@srichards Try talking directly to Tado Support. I found myself in the same situation with one of my rads, calling for heat, boiler on, no heat through the radiator due to closed Tado valve. I think they did take my feedback on board as the problem did disappear. Whether that was a general tweak to firmware globally for everyone or a little tweak just for me I do not know, but worth a shout. There is no guarantee they will see your comments here and do anything.
I already have talked to them. They say it's operating normally! Heating is stuck on now. Room is just below the set temperature and that radiator is basically off. It's in the slightly warmer weather that leads to edge case heating that is no good. Previously it remained off and the house was too cold instead as it would drop up to 0.5c below set temperature before coming on. I can't decide which is worse.
I've tweaked the base another small amount. Let more heat in again to try and compensate as the radiator needs a small amount of heat whenever the heating is actually on as it's usually the one wanting heat.
Regarding this "He did mention that when only 1 tado valve requests power, it will always open 100% and modulate the required heat only. When 2 or more valves request power, both will modulate".
There seems to have been a change to the way this works. When only one radiator in the house is on and that radiator is at a low level heat request, I can hear a farily loud 'hissing' sound as the water is forced though the partially open valve. This noise goes away at high heat request levels, when the valve is more open, and also goeas away (or at least gets quieter to the point I can barely hear it) when multiple radiator valves are open. I also can hear the bypass valve opening slightly so some of the water is not even going through the radiator.
I dont remember this being the case in the past, the heating has only recently been turned on after the summer so it has been a while but I'm sure I would have noticed the sound before.
This doesn't bother me too much, the radiator still gets hot and the lower flow though the radiator might prevent overshoots, but I just thought it was an interesting change.
I've been thinking about this for a while ... noticed we have cold rooms and when the radiator calls for heat the rad seems nowhere near as warm as I'd expect it to be. Others in the house that are calling for heat seem much warmer (and yes, they have been bled).
I do wonder if this means rooms can take longer to heat than necessary due to restricted flow?
It doesn't. In a properly balanced system many/most radiators will already be restricted by the lockshield valve. When the radiator requests heat it should be supplied with heat from a fully open flow. There is no earthly point in adding further restriction. If only one radiator is requesting heat and Tado blocks the flow then all you do is heat the bypass instead of the room that wants the heat. It is mental.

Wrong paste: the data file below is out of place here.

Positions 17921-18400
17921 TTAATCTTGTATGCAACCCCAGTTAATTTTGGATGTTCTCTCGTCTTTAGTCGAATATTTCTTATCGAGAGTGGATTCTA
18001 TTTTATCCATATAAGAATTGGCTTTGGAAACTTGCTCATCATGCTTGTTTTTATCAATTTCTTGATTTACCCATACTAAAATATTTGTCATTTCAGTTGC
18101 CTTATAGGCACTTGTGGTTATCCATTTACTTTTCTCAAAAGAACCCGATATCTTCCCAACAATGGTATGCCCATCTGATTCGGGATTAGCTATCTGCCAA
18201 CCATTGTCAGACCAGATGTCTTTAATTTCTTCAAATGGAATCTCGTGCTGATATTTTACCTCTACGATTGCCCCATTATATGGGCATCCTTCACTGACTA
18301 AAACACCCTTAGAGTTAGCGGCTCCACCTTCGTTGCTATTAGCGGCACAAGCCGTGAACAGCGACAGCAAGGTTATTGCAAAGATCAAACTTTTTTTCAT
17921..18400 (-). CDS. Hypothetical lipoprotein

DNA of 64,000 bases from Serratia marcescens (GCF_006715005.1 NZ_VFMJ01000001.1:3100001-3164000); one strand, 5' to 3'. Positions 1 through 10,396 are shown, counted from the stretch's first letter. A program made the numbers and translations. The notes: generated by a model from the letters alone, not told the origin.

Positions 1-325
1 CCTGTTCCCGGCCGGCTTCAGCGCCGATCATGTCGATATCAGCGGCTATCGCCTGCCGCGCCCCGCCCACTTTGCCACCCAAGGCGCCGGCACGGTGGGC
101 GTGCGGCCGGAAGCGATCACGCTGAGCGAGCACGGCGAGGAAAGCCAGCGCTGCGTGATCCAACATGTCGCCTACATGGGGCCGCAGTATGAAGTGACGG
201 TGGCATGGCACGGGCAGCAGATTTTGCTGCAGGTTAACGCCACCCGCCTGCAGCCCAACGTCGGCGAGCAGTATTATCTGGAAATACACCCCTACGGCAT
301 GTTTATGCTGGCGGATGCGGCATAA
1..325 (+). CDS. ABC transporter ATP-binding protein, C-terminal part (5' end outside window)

I've spent a year trying to understand the Tado system and learning how to combat the stupid default operation. I'm pretty much there, but it should just work out of the box without trial and error by the customer.
My solution is to make most of my radiator valves independent and to set their temperature a degree or two above the temperature target of the radiator(s) which do talk to the zone controller. In this way the independent rads are almost always open for business, with unrestricted flow, so that they can contribute to warming the WHOLE HOUSE with an expanded emitter surface area. This is much more effective than trying to heat the house with a single bypass radiator or, worse, integrated bypass valve within the boiler. But even though the valves may be wide open (much of the time), there is an upper ceiling imposed to stop things getting out of hand. And by actually discharging the heat through multiple rads it helps keep return temperatures low and improves condensing boiler efficiency
Tado, if heat is required then open the bloody valves!
I struggle to understand why anyone would think the valve would be anything other than fully open or fully closed. Why would it be? It’s like expecting a conventional TRV to heat a room up quicker if it’s set to 5 instead of to 3. It doesn’t! 5 or 3 just sets the temperature at which the valve closes.
Theres an update from 2021 half way down this page from admin (Rob) about a future change that deliberately causes the partly open radiator issue we are having here. I can see how it helps the people in that thread but by not making this change a user choice they've made things better for some heating systems at the expense of others
At this point I'm beginning to think of looking for alternatives and ditching the whole system